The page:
AW: VC pots
HJ2743 at denbgm3xm.scnn1.msmgate.m30x.nbg.scn.de
Thu Oct 26 18:05:00 CET 1995
> pro's: nonlinear (quadratic?) CV response is often desirable
> (in compressors and in phasers)
> small component, easy to layout the pcb
>The response isn't a quadratic curve, but I don't know that it's
>anything especially useful.
This is just from trial and error (I have to look into those books
again for FET theory): Building a Phaser with linear
gain cells and sweeping it with a triangle generator reqires an
exponential function to achieve a smooth sweeping sound.
Phasers with FETs sound nice with the triangle directly contolling
> I'm pretty sure all special VCA chips are in fact OTAs.
I don't know the exact definition for "OTA", but I think some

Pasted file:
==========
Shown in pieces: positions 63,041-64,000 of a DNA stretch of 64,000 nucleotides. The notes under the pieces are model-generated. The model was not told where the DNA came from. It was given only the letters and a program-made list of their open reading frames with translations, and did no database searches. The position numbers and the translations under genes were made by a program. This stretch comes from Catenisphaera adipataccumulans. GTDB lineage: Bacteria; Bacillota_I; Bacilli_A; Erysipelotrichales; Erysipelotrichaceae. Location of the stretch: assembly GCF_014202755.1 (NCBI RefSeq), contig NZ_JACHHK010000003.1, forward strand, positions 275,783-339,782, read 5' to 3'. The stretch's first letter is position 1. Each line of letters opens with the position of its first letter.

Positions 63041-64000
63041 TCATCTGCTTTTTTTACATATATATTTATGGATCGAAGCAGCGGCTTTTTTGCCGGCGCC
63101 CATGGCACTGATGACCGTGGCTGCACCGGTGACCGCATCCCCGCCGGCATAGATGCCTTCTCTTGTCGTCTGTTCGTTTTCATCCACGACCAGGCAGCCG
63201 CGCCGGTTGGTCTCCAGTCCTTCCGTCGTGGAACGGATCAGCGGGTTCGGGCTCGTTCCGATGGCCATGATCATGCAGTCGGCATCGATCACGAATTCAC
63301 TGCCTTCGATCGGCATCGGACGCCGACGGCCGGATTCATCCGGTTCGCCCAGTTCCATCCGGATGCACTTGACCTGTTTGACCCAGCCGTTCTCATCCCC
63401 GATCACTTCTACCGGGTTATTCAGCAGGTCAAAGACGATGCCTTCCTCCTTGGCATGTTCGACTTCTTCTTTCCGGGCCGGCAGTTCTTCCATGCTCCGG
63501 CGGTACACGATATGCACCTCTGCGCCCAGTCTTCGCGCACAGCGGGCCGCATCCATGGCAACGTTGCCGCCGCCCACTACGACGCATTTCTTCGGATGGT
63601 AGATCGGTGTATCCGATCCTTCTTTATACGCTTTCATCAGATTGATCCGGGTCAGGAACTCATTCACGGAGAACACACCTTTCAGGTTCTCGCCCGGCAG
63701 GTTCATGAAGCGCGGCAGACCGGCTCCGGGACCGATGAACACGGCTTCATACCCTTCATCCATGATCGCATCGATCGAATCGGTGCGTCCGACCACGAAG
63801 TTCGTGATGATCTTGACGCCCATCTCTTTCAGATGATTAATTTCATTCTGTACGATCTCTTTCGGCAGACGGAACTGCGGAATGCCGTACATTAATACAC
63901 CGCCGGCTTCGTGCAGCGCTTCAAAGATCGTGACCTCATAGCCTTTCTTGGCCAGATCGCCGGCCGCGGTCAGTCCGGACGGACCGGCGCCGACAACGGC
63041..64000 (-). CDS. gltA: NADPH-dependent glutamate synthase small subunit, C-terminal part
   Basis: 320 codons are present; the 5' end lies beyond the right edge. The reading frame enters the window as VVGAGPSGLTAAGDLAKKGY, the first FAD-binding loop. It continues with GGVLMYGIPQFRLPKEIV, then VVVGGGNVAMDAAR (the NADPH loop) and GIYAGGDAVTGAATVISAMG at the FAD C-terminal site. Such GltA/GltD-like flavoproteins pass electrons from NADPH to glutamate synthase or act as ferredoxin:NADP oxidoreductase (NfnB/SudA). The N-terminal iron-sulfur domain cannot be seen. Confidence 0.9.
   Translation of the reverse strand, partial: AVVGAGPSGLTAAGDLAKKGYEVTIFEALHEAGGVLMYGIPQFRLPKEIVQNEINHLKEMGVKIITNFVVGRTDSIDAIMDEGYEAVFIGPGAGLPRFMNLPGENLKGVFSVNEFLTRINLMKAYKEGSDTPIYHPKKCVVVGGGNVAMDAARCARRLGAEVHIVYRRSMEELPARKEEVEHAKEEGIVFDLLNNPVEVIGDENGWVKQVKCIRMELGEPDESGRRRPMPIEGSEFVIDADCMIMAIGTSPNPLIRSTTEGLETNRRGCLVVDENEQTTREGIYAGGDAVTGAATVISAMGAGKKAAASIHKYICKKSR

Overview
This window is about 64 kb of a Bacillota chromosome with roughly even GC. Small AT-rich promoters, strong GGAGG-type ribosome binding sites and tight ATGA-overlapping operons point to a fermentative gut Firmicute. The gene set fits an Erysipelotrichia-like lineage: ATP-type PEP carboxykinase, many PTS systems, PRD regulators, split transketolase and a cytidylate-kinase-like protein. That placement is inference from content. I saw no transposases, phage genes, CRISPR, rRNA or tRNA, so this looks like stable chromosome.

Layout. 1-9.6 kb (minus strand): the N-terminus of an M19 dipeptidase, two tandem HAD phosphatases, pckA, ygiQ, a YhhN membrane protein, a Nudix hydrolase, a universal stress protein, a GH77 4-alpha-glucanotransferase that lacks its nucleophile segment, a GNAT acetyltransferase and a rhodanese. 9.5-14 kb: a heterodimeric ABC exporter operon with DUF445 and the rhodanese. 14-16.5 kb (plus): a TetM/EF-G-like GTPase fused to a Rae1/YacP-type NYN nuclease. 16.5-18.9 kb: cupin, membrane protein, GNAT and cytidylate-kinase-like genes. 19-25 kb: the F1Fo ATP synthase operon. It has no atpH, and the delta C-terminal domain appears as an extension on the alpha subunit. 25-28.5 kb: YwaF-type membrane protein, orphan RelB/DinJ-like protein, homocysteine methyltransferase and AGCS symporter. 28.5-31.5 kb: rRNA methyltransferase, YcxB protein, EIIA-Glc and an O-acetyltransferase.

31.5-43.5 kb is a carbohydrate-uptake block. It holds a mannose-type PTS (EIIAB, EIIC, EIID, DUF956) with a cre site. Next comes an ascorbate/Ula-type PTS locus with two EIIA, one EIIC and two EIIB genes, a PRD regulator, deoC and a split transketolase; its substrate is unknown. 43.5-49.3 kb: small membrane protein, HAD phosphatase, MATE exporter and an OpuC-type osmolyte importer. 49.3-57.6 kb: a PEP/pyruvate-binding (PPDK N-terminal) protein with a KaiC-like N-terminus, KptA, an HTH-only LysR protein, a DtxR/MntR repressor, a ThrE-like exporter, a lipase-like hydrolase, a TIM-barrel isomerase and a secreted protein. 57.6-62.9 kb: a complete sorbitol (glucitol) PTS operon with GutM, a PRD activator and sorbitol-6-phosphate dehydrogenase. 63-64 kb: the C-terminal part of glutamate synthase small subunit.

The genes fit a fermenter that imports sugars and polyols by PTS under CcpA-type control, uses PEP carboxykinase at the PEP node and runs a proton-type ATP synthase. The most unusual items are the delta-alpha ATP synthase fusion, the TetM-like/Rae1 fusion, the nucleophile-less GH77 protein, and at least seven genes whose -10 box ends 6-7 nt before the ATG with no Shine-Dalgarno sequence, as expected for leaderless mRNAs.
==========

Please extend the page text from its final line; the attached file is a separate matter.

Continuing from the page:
VCA circuits use a modified 4-quadrant-multiplier structure and
have the audio signal modulating the *current sources* of
the two long tailed pairs, routing the *control voltage*
to the bases of the pairs.
There are many VCA's which have a "normal" OTA as a
core and lots of linearisation circuits, of course.
I'd like to know more about the pro's and con's of these
two concepts. The first one is tempting, 'cause the current
sources can be modulated very linear with quite high
voltages. But there must be some drawbacks, too ...
I am not sure about that, but maybe those VCA's that have
a large input voltage range (and not a current input or
millivolt input) *might* have this structure. I have seen
this on some old DBX IC. Maybe the old SSM2020, too?
(I am just guessing, but I doubt they have integrated the
divide-down resistors You need for +/- 10V inputs on an
Just some thoughts - I'd be pleased with any further information
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